Cryptocurrencies are no longer as hot as they used to be when they were at the peak of bitcoin’s soaring price. However, the risks and threats associated with it remain. They even occasionally intensify when cybercriminals discover new vulnerabilities to exploit. Crypto users should remain vigilant as new forms of attack emerge.
According to a report by SonicWall, cryptojacking and ransomware attacks have decreased in the second half of 2022. Researchers attribute the drastic drop in the number of cryptojacking incidents to the shutdown of Coinhive.
This has led crypto hackers to turn to more targeted attack vectors. Hackers are making up for the decreased viability of cryptojacking with an increase in malware attacks specifically to steal cryptocurrencies.
In 2022, the cryptocurrency risk and threat landscape is likely to be similar to previous years. It will continue to be dominated by data breaches, ransomware, malicious mining, disruptive regulations, and continued use of insecure places.
6 Cryptocurrency Risks and Threats in 2022 (Update)
In early March, the Trident Crypto Fund data breach exposed more than a quarter of a million passwords along with email addresses, cell phone numbers and IP addresses.
The stolen passwords were encrypted, but the hackers managed to decrypt them and publish them online. This incident shows one of the main vulnerabilities of Bitcoin and other cryptocurrencies.
Cryptographically secured and chain-backed currencies may be perfectly secure, but intermediaries are not. Thus, stealing these digital assets is still possible.
Crypto exchanges, online payment systems, and other financial service companies offering cryptocurrency-related services need to employ high-level data breach security solutions to address the threats posed to digital currencies.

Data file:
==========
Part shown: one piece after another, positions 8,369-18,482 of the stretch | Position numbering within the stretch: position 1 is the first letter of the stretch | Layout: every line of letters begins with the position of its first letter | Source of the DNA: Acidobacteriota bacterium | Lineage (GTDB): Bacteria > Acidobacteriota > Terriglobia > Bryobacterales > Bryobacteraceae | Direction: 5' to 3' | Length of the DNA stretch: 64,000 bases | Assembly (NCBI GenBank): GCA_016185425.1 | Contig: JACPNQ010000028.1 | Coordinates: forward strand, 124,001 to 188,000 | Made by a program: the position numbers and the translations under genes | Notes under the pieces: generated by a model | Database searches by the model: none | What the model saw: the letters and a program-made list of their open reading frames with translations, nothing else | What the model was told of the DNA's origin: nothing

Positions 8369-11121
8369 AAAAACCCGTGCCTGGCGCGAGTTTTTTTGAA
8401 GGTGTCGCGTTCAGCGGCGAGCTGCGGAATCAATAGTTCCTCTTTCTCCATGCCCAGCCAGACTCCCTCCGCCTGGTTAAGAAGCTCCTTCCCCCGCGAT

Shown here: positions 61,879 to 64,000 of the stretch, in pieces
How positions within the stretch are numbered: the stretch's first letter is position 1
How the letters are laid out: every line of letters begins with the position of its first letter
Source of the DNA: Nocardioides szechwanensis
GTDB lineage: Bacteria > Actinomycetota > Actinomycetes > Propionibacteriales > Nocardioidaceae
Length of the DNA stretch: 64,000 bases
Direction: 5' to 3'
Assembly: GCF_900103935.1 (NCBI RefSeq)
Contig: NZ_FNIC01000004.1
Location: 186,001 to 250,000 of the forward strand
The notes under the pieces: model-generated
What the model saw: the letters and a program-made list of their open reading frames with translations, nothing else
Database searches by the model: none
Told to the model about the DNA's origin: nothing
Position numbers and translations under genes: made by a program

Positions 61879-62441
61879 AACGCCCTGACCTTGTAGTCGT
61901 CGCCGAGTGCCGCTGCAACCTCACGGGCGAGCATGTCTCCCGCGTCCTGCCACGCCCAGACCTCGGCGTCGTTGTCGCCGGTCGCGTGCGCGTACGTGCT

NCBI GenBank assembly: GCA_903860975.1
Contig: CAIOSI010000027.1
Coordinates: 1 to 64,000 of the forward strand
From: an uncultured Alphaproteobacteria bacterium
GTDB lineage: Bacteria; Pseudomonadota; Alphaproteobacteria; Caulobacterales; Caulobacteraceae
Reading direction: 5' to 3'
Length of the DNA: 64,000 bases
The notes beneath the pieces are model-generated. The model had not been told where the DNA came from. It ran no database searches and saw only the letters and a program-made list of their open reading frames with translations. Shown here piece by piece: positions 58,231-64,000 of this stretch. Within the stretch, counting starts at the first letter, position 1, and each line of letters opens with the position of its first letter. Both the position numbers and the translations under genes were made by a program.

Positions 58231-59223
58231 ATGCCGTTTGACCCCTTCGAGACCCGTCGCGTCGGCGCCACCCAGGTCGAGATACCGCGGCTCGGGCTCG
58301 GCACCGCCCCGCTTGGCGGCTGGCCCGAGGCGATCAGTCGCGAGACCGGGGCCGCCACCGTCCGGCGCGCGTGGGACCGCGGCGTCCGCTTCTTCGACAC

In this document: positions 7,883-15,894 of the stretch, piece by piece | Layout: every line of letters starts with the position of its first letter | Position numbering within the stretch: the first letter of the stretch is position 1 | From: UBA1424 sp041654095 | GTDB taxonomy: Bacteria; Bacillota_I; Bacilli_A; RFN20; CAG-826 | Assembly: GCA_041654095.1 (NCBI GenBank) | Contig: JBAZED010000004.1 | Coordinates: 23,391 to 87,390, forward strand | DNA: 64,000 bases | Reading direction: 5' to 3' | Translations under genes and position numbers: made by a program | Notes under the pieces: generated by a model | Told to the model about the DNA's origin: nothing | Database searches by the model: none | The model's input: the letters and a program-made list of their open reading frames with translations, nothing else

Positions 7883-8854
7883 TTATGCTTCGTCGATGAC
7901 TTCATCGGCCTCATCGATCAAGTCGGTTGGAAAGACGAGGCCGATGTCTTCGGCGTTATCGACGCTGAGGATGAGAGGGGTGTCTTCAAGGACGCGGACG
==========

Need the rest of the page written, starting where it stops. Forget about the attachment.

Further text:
They are a prime target for cyber thieves targeting digital assets and malicious players seeking to discredit cryptocurrencies.
Crypto Mining Threats
Cryptojacking may slow down with the introduction of effective measures to tackle the problem, but it is still one of the biggest threats to cryptocurrencies in 2022.
The use of malware to steal computing resources from unsuspecting computer users is unlikely to disappear completely, especially when the price of cryptocurrencies rises.
Recently, security researchers discovered a botnet referred to as “Vollgar,” which is believed to have infected up to 3,000 Microsoft SQL database servers every day since 2018. This crypto mining malware mines the digital currency “vollar” as well as monero. It infects servers with weak security systems through brute force attacks.
Crypto mining does not steal coins or information from infected devices or servers. However, they significantly affect the performance of the computer turning into a miner for the benefit of the perpetrator.
Ransomware and Blackmail
The previous year may have seen a reduction in the volume of ransomware attacks, but this does not indicate a reduction in the lucrativeness of this attack vector.
Cyber threats have evolved into something more sophisticated and disruptive, instead of focusing on mass attacks. The latest ransomware statistics show the emergence of the so-called “big game hunting.”